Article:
Maybe this is how the world ends: hordes of people, their heads in their phones, milling around city centers and bringing commerce to a standstill as they search for rarer Pokémon. Pokémon Go is out now, and those who haven't been affected by the charm of the augmented reality game may survive as the seeds of whatever comes after this.
All of that may sound Malthusian, biblical and downright outlandish to the uninitiated. But Pokémon Go has surged to the top of the app charts, chewed through servers and has even caused several accidents just days after it launched in the United States.
What's Pokémon Go?
Pokémon Go is Niantic's latest augmented reality game for mobile games. It follows a similar formula as Ingress, the developer's previous game, but this latest adventure is filled with the intellectual properties of The Pokémon Company.
The game challenges players to take their mobile devices outside and track down Pokémon characters and items that have been placed in the real world. Pokémon Go relies on mobile GPS to track players' movements within the game world.
When they've reached the coordinates of a Pokémon or item, players can swipe a Poké Ball at a character or tap on an item to collect either one.
Because it's an augmented reality game, players can switch the colorful game map to a live feed from their device's camera. The game will overlay a Meowth or a Pidgey or any other game element on top of what the camera sees.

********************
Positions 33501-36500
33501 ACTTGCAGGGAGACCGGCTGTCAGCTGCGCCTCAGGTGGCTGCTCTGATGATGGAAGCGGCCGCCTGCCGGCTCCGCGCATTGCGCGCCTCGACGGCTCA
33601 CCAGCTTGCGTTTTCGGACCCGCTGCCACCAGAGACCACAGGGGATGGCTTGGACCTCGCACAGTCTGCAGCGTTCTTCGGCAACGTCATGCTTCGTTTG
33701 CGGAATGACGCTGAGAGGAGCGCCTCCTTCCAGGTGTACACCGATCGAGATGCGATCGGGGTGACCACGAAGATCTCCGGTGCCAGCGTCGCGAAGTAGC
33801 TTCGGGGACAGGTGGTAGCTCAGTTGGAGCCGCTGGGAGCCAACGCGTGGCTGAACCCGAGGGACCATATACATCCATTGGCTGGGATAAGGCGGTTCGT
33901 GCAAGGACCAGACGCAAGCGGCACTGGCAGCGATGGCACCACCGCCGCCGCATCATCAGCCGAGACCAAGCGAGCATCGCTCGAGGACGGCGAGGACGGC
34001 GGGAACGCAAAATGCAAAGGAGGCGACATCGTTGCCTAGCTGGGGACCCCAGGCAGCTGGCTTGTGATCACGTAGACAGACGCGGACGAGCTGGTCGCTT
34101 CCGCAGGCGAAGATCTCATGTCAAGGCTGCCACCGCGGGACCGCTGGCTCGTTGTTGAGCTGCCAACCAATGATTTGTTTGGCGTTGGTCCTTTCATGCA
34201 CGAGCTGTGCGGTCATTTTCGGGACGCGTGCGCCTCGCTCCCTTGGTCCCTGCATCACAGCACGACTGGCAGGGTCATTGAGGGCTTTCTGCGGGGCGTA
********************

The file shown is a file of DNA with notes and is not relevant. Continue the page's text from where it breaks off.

Players, known as Pokémon trainers, are divided into three teams. Those teams compete for control over a city with each team's victory at local landmarks that have been established as battle "gyms" in the game.
Why Is It So Popular?
Niantic's Ingress, an AR scavenger hunt, still maintains a cult following of players. Pokémon Go builds on the proven formula by introducing IP from the beloved Pokémon franchise.
Pokémon Go has arrived in the United States just as this summer has hit its stride. People pent up in houses and apartments now have one more reason to venture out of their climate-controlled habitations, and it feels good.
It's a new way to see the same old. Before Pokémon Go, many people had way fewer reasons to that smaller park that's farther away or that courtyard in front of that old church. On top of drawing people outside, Pokémon Go is also bringing them together.
Understandably, a lot of people feel way more comfortable burying their faces in their phones and cheering when a Pokémon is caught when they have other people around - throwing on a pair of headphones will at least make you look like someone with a terrible playlist, instead of a bewildered tourist.
Another reason Pokémon Go is so popular is because it's one of those rare opportunities to play content usually reserved for Nintendo devices. Now Pokémon fans can will have an easier time converting friends and family members who don't game.
How Can I Avoid Being Infected?
Despite its early server trouble, which has been game-breaking for many people, old and new Pokémon fans are setting out into a vehicle-filled, obstacle-laden real world to engage in what just might be a long-term hobby for them.
While it's an interesting game that may just be a sketch of what Niantic and The Pokémon Company envision, players are cautioned not to get hooked while in public, chasing down Pokémon that pop up as they walk down intersections and the side of the road — lest they meet an accident.
Now, just for fun: here's how you can keep your loved ones safe from the Pokémon Go craze:
1. Switch to a feature phone, one in which touch screens and cameras are features.
2. Clear your browser history and deny all knowledge of the game.
3. Load your mobile device's storage space with cute cat pics instead.
4. Insist that Ingress is waaaaay better (no, really) and was at it first.